How a West Dallas warehouse zone keeps artists at work, especially artists of color, women
Circuslike images pop in turquoise and black ink in the woodcut print by artist Benjamin Muñoz. Words scream “Beyond Belief” and “El Otro Lado.”
Desireé Vaniecia fills canvases with Black women looking meditative, maternal or mischievous. Art nouveau motifs often frame the silhouettes. She’s intent on exploring the softer side of womanhood.
Jay Chung paints what he knows well: the isolation of immigrants and children left behind. Beautiful skies of indigo, rose and terra cotta contrast with refugees in a series inspired by trips to Greece and Bangladesh.
Muñoz, Chung and Vaniecia are part of a community of nearly 100 artists nestled in studios of warehouses sprayed rebelliously with graffiti and murals around Fabrication Street in West Dallas. The streets have long served as an equal opportunity canvas for artists of color. The same opportunity spills into the selection of print makers, painters and sculptors who work here in a warehouse zone known as the Tin District.
“Inclusion is something they think about constantly,” said Muñoz, who rattles off the names of neighboring artists who are Black, brown, Asian American and women.
About half of those in the studios here are artists of color or women or both, said Will Heron, an artist-liaison for the Tin District developers, West Dallas Investments. They’re the developers best known for the Trinity Groves restaurant complex near the Margaret Hunt Hill Bridge.
Daisha Board, a Black entrepreneur, opened a gallery nearby on Sylvan Avenue in 2021 to be near the growing artist community, one that now houses Dallas’ largest cluster of artists. She showcases artists of color, LGBTQ artists and people with disabilities. Board, a trailblazer in her own right, said disruption is needed in an art world that has often ignored the talent of women and Black and brown artists.
“A lot of disruption is to prove that narratives seen in the art world are false,” she said. “The full range of the human experience, from success to family life to celebrations are authentic expressions of Black and brown life, too,” she said. “It humanizes us.”
“The inspiration that comes from being in a community of artists who have similar struggles and issues when it comes to representation … is just really encouraging,” Board said.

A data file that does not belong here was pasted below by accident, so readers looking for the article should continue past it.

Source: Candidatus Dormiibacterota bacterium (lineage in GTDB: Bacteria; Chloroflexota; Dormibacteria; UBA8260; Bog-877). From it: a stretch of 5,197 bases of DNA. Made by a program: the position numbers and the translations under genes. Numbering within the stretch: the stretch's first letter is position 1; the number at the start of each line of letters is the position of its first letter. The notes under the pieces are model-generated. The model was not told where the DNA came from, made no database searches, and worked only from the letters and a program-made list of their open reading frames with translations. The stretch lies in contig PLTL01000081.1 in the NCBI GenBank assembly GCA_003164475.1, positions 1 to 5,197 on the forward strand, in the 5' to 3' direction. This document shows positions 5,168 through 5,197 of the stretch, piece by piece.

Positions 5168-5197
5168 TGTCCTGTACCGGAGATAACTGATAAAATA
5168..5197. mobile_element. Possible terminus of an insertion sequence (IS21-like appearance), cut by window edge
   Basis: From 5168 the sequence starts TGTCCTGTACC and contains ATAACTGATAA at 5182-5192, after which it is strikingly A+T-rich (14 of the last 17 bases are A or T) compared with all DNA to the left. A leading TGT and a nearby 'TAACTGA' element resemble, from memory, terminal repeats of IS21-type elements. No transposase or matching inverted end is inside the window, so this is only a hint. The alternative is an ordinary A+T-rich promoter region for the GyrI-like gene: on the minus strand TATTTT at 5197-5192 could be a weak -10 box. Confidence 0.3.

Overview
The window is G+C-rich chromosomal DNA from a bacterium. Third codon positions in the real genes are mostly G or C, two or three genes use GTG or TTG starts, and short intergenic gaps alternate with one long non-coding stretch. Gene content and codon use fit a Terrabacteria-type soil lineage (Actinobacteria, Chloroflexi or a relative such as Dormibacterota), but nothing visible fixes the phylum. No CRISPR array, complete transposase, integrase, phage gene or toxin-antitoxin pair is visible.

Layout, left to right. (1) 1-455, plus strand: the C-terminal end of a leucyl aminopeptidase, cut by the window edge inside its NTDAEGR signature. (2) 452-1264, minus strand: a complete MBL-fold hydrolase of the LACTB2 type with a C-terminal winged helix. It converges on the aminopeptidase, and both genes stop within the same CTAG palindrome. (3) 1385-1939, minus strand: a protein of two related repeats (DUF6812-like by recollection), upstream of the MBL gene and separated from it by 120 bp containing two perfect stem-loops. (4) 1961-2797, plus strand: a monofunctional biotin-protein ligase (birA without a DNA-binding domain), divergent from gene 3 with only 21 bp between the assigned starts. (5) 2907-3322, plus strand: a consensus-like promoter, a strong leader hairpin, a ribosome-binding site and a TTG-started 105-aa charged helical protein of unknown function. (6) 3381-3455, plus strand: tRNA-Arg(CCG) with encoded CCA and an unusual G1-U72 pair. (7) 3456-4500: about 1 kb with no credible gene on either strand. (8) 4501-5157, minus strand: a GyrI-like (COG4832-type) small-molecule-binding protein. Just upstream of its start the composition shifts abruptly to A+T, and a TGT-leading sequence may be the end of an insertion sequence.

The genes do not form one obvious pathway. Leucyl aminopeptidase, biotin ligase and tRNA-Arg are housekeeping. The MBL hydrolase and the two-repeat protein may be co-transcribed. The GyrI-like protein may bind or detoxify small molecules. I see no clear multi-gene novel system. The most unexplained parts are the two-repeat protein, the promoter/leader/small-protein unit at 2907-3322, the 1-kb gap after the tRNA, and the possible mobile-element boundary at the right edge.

Her top-selling artist last year was Jeremy Biggers, who shares a large Tin District studio with his artist wife, Sam Lao.
Board’s fear, though, is rampant gentrification. That could erase warehouse studio spaces.
Just weeks ago, Butch McGregor, a principal in West Dallas Investments, said the company had entered a joint venture with Omaha-based Goldenrod Cos. for several dozen properties in the Tin District. McGregor said it could be five to 15 years before new development begins.
A hub for artists of color
Many of the Latino, Black and Asian artists here celebrate their identity.
Muñoz’s work draws from his roots as the grandson of Mexican immigrants – with an important twist. He focuses on the successes of Mexican Americans and less on the struggle, as did an earlier generation of Mexican American artists.
“It’s really easy to live in a perpetual state of anger and anxiety and frustration,” said Muñoz, 29, who grew up in Corpus Christi. “It’s important to kind of take a step back and go like, ‘OK, we’ve come a really long way. It’s worth celebrating.’”
He takes inspiration from César Chávez, the labor and civil rights leader whose black-and-white photo hangs in Muñoz’s studio near his tools. Muñoz also applauds the late Emma Tenayuca, a union leader and educator from San Antonio.
He depicts working-class people with dignity and humor. Much of his work are woodcuts, where ink and image merge into alchemy. The result is a print that sells at a more affordable price than a painting. Among his patrons is Gilberto Cárdenas, a retired sociologist who is one of the nation’s top collectors of Latino art.
Muñoz does paintings on wood with woodcut prints collaged on, too. One work, a homage to a paletero, shows the stylized black-eagle logo of Chavez’s United Farm Workers on the cart. In the yellow-and-turquoise background is a huge green aloe vera plant.
Another mixed-media work dominates a studio corner. Collaged words read “Cell Phone Memories. Limited Satisfaction.”
It’s a homage to his mother, who died of COVID-19 during the pandemic.
Its terra cotta sky references the fact she once worked in a company where terra cotta Saltillo tiles were made. After her passing, he and his siblings found her cellphone. They listened to her video recordings over and over again. Alas, the joy of it faded into melancholy and limited satisfaction.